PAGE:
Why the Dow is Shrugging off the Worst Ever Unemployment Numbers


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Author: Maria Andretti

Just minutes before the opening bell on Friday, news of the worst unemployment numbers since the Depression Era, flashed across the screens. The stock market bulls took the news in stride; they did not so much as blink an eye. Unemployment is up by 14.7 percent. The Dow Jones Industrial Average is up as well. The Dow gained more than 300 points to close the week.

On January 1, 2020, U.S. unemployment was at a five year low. Five months later, unemployment stands at its worst mark since the Great Depression. James Sweeney, Chief Economist for Credit Suisse, summed up the situation in one sentence, “This might be the worst macroeconomic report in the history of the United States.” Yet, the stock market reacted with little more than a shrug.

What is Driving the Market?

Although faced with grim economic news, equity markets closed on Friday, showing the best gains in a month. Friday’s report showed that over 20 million jobs were shed last month. During the same period, unemployment rocketed from a 50-year low of 3.5 percent to over 14 percent, with no end in sight. Although 20 million unemployed is disastrous, it is better than some estimates that ran as high as 22 million.

Chris Zaccarelli, Chief Investment Officer of Independent Advisor Alliance, wrote, “The magnitude of job losses cannot be contained. The number of lost jobs, as well as the rate of unemployment, is likely to exceed those seen during the Great Depression.”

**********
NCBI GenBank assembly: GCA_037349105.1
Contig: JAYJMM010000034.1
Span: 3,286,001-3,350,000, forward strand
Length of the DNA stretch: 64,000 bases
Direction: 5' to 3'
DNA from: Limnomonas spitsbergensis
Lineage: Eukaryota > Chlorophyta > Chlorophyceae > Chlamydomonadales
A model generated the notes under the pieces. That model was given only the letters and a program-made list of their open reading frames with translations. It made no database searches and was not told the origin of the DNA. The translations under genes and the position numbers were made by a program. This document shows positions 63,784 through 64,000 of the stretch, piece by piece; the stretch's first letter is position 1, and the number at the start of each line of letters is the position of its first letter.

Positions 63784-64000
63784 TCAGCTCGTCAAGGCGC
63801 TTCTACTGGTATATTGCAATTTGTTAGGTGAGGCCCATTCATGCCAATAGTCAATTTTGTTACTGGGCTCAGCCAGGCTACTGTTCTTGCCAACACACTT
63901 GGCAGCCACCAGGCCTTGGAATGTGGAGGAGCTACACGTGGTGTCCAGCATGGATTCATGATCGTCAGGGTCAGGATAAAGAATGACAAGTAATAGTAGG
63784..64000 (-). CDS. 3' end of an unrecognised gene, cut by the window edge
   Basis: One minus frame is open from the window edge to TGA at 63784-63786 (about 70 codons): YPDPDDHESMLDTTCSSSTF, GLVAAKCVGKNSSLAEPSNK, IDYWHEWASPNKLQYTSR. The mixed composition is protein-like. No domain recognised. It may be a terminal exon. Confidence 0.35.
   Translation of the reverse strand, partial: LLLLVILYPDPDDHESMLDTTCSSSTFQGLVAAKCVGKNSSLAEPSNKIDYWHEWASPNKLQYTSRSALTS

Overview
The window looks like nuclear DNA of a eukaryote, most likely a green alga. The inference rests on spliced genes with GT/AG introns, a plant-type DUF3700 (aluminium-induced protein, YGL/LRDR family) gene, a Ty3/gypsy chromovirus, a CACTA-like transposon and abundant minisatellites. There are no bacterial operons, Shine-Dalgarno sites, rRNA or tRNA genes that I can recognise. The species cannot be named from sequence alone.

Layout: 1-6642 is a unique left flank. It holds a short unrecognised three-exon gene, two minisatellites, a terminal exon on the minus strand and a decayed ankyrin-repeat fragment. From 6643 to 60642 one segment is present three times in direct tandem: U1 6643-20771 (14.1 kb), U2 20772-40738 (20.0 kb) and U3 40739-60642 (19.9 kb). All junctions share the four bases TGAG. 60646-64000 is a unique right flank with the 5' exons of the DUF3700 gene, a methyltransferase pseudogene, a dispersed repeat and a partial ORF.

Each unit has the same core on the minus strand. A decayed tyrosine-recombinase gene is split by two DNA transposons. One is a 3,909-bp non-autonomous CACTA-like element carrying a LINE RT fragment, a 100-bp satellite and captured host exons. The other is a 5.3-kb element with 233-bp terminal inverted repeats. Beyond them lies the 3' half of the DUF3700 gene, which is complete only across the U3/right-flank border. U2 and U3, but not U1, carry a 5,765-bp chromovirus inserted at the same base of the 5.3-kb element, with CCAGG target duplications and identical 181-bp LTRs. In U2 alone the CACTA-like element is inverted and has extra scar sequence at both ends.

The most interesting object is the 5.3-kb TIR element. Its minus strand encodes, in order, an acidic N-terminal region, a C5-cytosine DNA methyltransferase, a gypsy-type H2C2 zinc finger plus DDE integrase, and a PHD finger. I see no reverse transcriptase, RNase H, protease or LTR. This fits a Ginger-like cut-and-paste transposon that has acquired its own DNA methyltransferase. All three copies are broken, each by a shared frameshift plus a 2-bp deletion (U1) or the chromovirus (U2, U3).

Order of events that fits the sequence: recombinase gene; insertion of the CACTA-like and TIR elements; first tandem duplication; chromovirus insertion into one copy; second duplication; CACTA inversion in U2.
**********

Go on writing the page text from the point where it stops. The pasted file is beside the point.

Amid evidence that there is progress toward the reopening of the economy in the U.S. and elsewhere, the equities market is discounting the current economic weakness. Washington is providing an economic stimulus, and the Federal Reserve Bank has taken unprecedented actions to save the economy. Zaccarelli went on to say that thanks to the positive moves made by the Fed and Washington, it is unlikely that the world will face another Great Depression.

Investors are also taking into account the fact that employers classify some 18 million of the 20.5 million jobs that have been lost as temporary in nature.

Mr. Shawn Cruz, trading strategy manager at TD Ameritrade, believes markets are trying to price in the speed at which the economy returns to normal. With such an overwhelmingly high number of lost jobs classified as temporary, it increases confidence that these people will be rehired.

U.S.-China Co-operation

As well as a reopening of the economy, market sentiment was boosted by the news that Robert Lighthizer, U.S. Trade Negotiator, his Chinese counterpart Liu He, and U.S. Treasury Secretary Steven Mnuchin spoke last Thursday. The conversation resulted in the U.S. and China, the two largest economies in the world, agreeing to strengthen cooperation in the areas of public health and macroeconomics. The report of this conversation indicates a softening of hostilities between the two countries after President Trump accused Beijing of mishandling the COVID-19 outbreak. President Trump also threatened to annul a bilateral trade pact entered into by nations.

Investors are keeping one eye on U.S.-China trade talks and the other eye on the U.S. economy in the aftermath of the coronavirus pandemic.

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Maria Andretti is an Administrative Assistant with eight years of experience working alongside the VP finance of a Fortune 500 company.